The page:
Role reversal: Teachers are the students at career conference
A total of 13 teachers and administrators from the Kingman Unified School District furthered their professional educations last week by attending the 2003 Arizona Career and Technical Education Conference.
The conference was held July 20-23 at Loews Ventana Canyon Resort in Tucson.
Roughly 1,100 people attended, said John Lindberg, director of career and technical education with the KUSD.
"The career and technical education field concerns programs that prepare students for occupations requiring less than a baccalaureate degree," Lindberg said.
"Some of those are auto mechanics, culinary arts, early childhood professions, accounting, marketing and sales, photo imaging and drafting technology, all of which we have at Kingman High."
Participants received 12-20 hours of training by attending workshops that lasted 90 minutes apiece.
There also were pre- and post-sessions to the conference.
"In one pre-session, I presented at Camp M&M (Mentor & Mentee)," Lindberg said.
"It was a workshop put on by our professional organization, the Arizona Council of Occupational and Vocational Administrators.
"It was designed to train new CTE directors and we had 50 or more people in attendance."
Lindberg said he and a presenter from the state Department of Education shared in that presentation for 90 minutes.
They spoke on managing state and federal grants.
He also did a similar presentation in the regular session.
Workshops were tailored to specific program areas and instructed by other teachers sharing information on what they do in their respective classrooms.
Workshops on related topics were known as strands, KUSD Assistant Superintendent Betsy Parker, said.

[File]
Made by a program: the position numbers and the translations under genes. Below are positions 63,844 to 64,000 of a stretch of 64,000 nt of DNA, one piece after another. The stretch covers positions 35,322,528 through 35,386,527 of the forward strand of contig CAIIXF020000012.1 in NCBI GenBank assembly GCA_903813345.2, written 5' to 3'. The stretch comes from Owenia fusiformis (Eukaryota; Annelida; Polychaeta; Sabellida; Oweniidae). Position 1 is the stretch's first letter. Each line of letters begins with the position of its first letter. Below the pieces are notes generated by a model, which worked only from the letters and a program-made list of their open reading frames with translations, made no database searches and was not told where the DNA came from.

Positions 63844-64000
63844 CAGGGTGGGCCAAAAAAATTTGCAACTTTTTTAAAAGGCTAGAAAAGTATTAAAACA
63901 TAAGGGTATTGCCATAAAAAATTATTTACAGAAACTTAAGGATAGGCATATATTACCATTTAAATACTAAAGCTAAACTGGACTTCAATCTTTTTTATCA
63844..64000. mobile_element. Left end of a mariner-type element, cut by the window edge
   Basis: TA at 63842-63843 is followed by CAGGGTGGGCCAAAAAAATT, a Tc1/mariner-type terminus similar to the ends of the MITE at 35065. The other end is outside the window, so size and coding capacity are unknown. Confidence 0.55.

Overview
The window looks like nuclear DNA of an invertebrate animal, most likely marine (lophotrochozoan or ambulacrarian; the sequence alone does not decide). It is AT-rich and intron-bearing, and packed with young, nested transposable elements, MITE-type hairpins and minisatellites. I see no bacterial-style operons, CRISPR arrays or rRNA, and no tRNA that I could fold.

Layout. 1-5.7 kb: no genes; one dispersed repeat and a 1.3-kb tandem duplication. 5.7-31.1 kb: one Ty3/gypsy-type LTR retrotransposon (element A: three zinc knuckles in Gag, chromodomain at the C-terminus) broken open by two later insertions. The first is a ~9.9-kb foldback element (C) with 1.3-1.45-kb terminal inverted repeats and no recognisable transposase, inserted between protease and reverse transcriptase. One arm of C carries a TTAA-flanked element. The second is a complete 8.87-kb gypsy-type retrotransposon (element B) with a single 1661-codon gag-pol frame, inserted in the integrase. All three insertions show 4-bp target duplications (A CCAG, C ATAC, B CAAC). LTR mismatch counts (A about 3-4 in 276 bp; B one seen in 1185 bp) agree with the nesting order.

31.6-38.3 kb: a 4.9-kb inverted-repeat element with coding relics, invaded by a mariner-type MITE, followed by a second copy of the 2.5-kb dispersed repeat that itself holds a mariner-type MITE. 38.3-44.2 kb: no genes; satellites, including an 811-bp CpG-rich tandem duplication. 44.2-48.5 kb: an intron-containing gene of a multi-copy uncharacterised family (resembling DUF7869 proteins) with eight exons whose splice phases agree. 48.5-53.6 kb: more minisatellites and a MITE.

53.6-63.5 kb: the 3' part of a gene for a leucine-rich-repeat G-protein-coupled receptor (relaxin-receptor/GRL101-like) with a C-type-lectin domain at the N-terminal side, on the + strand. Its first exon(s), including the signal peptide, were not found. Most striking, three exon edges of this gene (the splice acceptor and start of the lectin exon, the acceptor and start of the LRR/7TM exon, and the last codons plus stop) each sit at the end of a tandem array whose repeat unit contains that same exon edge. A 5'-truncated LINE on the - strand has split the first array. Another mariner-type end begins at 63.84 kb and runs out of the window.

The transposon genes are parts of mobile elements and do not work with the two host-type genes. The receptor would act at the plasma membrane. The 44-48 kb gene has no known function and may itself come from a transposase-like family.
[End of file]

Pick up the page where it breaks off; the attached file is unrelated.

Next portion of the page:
There were interdisciplinary, agriculture, business, family and consumer science, health services, industrial technology and marketing strands, she said.
The state also is introducing new curriculum information so some of the workshops dealt with the rollout of new products called "curriculum frameworks," Lindberg said.
"Several of our teachers went to a computer workshop dealing with Web page design and learning to use Dream Weaver, which is a software package for designing Web sites," he said.
Lindberg said he also did a presentation on competency tracking.
High schools must report program completion to the state and whether students have achieved competency in them.
State funding is connected to that, so it's an important component of the annual conference.
"I'm the Web page administrator for aztechprep.org and that site holds all Arizona curriculum products, including some Excel spread sheets I designed that enable teachers to track student competency attained in their programs," Lindberg said.
"I also spoke about a new electronic tracking system we are working on locally with a programmer.
It's called the Vocational Data Management System and we'll pilot it this fall at both the north and south campuses (of KHS)."
Lindberg also did an impromptu 15-minute presentation on Allied Health Services, which is related to new curriculum products being rolled out.
KUSD personnel joining Lindberg and Parker at the conference were: Greg Parker, director of human resources; Kate Arnold, photo imaging teacher; Mike Gaul, culinary arts teacher; Joyce Holgate, early childhood professions teacher; Sherry Ray, family and consumer sciences teacher at Kingman Junior High; Kerry Schanaman, law enforcement teacher; Amy West, administrative information services teacher; Michele Russo, education professions teacher; Peg Williams, sales and marketing teacher; and agriculture teachers Sean Wright and Cassie Brock.
"I was tremendously impressed with how well organized and networked the group is," Betsy Parker said.
"It was really inspiring to see so many people willing to give up part of their summer to travel to a hot place to learn from experts and sample so many programs."
Kingman High School's vocational program is well thought of throughout the state, she said.
Russo is serving on a steering committee for a new course to be offered this year on education professions.
It will lead to KHS having a group of cadet teachers working at different schools in the district, Parker said.